Sepia photograph featuring the Akhurst and Kitz families at the Red Bluff, Point Ormond, Elwood, 1897. The Akhurst and Kitz families were very close at this time. Red Bluff was re-named Point Ormond in the late 19th century, after soil had been removed for the infill of swamps in Elwood, flattening the cliff.

Description of Content

Extended family and friends group seated in front of a rocky cliff face at the beach. They consist of two women, two men, and eight children. A woman wearing a hat with a veil over her face is seated in a wooden and wicker wheelchair. A boy at back is holding a book.

Physical Description

Digital image file. A digital photograph was taken of the original sepia print.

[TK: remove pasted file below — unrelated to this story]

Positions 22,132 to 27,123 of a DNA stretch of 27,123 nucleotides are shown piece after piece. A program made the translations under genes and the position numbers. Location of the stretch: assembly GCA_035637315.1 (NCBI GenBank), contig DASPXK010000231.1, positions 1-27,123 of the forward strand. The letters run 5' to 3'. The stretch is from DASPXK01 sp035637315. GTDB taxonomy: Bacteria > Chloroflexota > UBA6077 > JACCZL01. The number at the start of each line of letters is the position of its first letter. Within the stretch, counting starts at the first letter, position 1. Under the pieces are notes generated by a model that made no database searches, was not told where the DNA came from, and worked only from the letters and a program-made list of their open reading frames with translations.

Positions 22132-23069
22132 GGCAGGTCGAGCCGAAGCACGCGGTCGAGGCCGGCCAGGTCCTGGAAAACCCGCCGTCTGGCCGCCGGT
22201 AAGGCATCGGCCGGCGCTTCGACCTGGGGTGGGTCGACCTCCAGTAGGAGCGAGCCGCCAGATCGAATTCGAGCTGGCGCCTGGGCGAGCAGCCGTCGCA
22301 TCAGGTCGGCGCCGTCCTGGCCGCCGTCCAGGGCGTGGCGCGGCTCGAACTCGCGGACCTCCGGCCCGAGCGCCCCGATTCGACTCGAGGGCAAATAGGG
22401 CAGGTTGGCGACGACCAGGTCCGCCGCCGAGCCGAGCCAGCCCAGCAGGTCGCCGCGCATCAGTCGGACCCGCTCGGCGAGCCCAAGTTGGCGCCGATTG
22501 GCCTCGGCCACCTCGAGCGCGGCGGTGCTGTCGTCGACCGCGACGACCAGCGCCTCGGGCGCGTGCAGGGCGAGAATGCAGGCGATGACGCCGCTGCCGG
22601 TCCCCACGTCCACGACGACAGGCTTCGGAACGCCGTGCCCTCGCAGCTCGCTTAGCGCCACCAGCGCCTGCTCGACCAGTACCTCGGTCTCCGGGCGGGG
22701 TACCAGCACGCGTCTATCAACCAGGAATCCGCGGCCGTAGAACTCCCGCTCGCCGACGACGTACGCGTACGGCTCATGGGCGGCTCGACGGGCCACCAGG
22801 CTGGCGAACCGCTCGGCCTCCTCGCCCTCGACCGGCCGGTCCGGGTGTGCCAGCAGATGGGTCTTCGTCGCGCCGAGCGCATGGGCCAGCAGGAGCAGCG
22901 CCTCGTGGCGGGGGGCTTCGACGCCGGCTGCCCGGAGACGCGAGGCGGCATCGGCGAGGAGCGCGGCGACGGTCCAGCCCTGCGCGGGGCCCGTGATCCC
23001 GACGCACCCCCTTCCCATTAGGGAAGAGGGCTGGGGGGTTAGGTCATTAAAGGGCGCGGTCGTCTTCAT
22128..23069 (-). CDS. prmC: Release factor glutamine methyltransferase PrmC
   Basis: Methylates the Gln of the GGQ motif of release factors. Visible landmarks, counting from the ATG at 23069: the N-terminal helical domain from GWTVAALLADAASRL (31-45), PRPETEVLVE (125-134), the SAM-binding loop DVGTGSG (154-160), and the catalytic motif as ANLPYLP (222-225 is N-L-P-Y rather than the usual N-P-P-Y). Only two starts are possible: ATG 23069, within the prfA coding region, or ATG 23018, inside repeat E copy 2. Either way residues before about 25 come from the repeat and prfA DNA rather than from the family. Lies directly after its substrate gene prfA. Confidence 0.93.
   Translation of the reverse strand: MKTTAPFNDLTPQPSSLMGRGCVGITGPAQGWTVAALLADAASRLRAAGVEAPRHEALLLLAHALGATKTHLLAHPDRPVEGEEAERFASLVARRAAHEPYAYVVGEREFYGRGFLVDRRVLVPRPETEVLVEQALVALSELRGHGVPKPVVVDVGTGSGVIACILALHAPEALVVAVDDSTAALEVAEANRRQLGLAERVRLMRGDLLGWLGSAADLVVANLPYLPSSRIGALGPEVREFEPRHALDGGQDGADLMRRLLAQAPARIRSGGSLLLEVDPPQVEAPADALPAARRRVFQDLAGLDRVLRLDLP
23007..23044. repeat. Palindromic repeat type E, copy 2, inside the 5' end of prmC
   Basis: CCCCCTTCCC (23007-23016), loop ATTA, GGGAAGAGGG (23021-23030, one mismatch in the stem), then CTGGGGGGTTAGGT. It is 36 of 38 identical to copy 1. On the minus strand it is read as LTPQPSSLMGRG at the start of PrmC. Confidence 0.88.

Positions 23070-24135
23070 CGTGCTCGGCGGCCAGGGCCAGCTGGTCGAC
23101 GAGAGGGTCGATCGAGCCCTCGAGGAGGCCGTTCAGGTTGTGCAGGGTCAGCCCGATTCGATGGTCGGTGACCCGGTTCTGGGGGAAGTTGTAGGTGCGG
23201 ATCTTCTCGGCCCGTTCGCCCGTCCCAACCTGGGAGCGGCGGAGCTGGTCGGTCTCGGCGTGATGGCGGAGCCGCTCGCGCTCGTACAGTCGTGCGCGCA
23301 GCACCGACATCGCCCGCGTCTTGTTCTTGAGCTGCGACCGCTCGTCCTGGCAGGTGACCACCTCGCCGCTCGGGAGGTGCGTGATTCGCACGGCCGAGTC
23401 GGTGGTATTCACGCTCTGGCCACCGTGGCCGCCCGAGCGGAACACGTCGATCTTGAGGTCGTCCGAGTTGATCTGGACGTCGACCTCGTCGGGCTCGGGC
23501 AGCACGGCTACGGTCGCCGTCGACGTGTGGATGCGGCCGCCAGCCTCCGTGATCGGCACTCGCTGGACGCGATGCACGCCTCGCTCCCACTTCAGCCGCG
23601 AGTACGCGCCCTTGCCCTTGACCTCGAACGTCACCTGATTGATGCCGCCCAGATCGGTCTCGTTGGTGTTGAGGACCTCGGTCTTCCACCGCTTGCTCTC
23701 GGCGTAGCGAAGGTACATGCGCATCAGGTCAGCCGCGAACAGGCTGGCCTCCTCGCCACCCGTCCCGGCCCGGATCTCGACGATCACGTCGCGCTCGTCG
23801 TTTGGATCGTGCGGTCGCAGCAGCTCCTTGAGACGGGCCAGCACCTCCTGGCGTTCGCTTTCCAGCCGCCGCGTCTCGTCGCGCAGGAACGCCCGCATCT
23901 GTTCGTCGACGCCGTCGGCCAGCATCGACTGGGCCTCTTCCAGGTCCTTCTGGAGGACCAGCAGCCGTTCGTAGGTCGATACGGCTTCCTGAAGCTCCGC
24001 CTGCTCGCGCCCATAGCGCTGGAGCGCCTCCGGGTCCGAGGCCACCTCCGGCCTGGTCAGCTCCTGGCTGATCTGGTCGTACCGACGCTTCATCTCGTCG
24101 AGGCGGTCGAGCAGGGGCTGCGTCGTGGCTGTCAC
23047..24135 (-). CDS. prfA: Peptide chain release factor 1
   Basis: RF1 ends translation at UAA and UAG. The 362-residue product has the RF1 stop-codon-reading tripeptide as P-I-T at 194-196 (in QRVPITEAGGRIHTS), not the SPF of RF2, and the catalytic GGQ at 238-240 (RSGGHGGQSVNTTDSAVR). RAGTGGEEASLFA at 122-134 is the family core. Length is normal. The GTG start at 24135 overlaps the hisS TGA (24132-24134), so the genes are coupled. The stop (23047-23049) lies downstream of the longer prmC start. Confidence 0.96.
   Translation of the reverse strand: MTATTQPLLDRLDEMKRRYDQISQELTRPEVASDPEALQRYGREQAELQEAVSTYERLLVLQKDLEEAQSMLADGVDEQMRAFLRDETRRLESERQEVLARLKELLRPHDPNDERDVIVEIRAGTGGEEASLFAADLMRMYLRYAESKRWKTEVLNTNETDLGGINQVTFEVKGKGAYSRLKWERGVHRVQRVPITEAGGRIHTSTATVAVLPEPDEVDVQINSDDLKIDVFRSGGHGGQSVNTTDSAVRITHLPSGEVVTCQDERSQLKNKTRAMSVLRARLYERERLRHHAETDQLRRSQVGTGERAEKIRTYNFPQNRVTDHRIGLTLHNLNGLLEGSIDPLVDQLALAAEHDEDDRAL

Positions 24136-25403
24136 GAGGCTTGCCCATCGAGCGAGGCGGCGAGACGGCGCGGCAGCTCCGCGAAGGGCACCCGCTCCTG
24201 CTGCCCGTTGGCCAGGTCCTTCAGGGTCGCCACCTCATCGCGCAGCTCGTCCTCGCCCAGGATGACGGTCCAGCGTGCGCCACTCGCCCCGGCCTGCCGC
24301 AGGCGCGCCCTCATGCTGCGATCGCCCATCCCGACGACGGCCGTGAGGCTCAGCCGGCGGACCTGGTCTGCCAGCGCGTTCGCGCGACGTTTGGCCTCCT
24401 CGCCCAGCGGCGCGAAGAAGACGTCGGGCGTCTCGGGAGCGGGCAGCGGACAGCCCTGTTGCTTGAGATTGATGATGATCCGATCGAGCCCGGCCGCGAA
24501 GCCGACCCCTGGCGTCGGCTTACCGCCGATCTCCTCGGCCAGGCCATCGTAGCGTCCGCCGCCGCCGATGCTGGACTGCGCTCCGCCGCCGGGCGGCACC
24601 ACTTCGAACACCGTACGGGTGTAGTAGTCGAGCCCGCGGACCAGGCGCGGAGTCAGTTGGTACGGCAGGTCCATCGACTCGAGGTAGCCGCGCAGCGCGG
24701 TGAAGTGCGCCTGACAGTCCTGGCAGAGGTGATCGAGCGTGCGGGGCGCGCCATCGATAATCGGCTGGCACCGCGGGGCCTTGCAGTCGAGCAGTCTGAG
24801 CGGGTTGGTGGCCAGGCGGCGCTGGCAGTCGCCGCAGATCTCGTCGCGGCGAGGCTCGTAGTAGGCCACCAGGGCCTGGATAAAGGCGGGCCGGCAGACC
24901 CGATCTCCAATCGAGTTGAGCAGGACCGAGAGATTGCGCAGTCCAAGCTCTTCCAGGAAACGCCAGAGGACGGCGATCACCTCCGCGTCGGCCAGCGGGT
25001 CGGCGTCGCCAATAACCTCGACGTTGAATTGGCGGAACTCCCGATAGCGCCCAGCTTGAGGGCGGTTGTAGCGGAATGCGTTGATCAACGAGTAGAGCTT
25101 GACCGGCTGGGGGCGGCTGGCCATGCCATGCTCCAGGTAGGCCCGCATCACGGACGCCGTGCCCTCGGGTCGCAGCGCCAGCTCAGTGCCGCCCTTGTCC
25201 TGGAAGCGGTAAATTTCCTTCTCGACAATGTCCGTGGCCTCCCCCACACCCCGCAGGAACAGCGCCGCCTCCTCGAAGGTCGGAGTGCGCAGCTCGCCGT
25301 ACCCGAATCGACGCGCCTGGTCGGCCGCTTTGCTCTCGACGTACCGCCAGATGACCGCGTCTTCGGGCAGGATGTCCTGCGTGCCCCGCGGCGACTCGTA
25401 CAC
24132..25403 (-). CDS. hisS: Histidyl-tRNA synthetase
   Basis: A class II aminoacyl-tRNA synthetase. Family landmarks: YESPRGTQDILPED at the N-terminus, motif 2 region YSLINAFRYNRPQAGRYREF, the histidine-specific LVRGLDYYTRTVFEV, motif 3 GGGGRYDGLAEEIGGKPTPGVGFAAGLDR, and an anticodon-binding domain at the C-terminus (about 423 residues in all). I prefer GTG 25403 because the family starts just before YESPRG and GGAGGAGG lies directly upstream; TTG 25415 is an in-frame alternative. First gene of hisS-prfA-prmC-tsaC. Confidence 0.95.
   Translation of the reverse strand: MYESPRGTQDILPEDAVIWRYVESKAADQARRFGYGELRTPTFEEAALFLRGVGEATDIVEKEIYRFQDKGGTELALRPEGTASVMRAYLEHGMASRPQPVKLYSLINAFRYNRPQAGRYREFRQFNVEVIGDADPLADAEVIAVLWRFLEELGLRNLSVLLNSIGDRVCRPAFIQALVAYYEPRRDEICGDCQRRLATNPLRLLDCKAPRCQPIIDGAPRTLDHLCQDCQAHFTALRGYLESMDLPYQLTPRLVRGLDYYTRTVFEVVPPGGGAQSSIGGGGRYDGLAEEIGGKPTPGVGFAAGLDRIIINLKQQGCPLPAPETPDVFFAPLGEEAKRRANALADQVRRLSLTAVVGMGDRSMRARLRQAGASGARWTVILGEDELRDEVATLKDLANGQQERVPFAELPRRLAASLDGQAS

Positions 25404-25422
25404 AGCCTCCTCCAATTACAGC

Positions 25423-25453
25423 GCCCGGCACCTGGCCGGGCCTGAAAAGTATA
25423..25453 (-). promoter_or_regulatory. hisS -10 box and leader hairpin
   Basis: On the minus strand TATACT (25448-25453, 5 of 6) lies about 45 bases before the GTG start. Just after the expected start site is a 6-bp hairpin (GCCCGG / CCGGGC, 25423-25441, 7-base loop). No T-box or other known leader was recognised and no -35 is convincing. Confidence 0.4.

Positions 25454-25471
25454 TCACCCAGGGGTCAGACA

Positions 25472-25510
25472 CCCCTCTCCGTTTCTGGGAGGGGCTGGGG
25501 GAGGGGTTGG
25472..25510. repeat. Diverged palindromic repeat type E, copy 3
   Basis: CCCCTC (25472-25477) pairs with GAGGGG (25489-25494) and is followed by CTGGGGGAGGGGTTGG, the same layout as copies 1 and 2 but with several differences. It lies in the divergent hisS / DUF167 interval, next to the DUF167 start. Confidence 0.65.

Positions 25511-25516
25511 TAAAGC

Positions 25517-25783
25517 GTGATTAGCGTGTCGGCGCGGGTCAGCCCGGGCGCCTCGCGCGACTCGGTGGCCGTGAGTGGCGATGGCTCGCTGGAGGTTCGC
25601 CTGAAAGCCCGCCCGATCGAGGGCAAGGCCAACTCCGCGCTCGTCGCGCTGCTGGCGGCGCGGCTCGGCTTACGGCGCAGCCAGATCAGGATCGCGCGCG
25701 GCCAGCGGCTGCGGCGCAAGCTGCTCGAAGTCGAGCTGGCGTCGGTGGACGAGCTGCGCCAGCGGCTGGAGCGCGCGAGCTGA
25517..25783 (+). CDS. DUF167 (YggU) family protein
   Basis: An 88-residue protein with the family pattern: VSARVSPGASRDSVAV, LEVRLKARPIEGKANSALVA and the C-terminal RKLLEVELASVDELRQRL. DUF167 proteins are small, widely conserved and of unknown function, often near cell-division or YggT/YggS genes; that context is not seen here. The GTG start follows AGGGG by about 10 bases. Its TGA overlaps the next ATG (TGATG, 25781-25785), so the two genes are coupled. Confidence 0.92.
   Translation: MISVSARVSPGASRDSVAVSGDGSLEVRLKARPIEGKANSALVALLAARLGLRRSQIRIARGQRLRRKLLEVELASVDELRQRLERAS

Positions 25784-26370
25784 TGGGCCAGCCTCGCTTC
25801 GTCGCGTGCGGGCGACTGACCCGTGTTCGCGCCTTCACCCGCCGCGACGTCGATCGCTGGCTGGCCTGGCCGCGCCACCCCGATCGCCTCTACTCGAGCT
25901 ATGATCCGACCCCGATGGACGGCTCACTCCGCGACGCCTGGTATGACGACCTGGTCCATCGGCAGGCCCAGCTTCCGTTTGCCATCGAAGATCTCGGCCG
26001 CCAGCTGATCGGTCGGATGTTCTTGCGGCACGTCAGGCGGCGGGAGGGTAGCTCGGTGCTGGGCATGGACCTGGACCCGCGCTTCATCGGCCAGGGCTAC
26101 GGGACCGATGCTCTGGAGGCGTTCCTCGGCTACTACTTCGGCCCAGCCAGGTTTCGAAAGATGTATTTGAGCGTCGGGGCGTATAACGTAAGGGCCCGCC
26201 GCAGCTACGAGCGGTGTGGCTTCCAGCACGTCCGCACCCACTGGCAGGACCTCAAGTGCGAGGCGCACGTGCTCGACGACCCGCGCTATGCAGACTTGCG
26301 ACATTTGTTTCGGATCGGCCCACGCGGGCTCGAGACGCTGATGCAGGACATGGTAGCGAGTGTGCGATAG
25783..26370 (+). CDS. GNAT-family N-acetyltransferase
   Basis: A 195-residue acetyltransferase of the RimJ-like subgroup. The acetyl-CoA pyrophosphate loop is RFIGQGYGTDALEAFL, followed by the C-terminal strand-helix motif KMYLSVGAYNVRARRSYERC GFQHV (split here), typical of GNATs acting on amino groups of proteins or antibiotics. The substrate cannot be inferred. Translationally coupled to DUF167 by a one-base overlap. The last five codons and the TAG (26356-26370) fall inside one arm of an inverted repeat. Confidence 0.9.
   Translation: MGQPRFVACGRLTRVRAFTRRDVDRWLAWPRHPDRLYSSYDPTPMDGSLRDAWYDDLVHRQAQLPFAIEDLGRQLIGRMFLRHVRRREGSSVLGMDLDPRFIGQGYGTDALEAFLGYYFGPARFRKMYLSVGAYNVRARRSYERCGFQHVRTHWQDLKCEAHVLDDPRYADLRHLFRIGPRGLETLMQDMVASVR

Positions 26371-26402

“A marked geographic feature of Elwood, Point Ormond hill lies just south of the Elwood Canal at Point Ormond Reserve where it rises prominently from the sea to form a lookout over Hobson’s Bay. At one time this mound formed a steep and curving headland of red sandstone known as the ‘Little Red Bluff’. Over time the crashing waves below eroded away the base and nose of the cliff, forcing it to retreat from the coast. This natural phenomenon was accelerated in the 1890s, by the removal of stone and earth from the base of the cliff. This was used as landfill in the reclamation of the swamplands which once covered much of present day Elwood. In the late nineteenth century the name of the site was changed from the ‘Red Bluff’ to ‘Point Ormond’”. "Point Ormond", City of Port Philip,, accessed 30/6/2010

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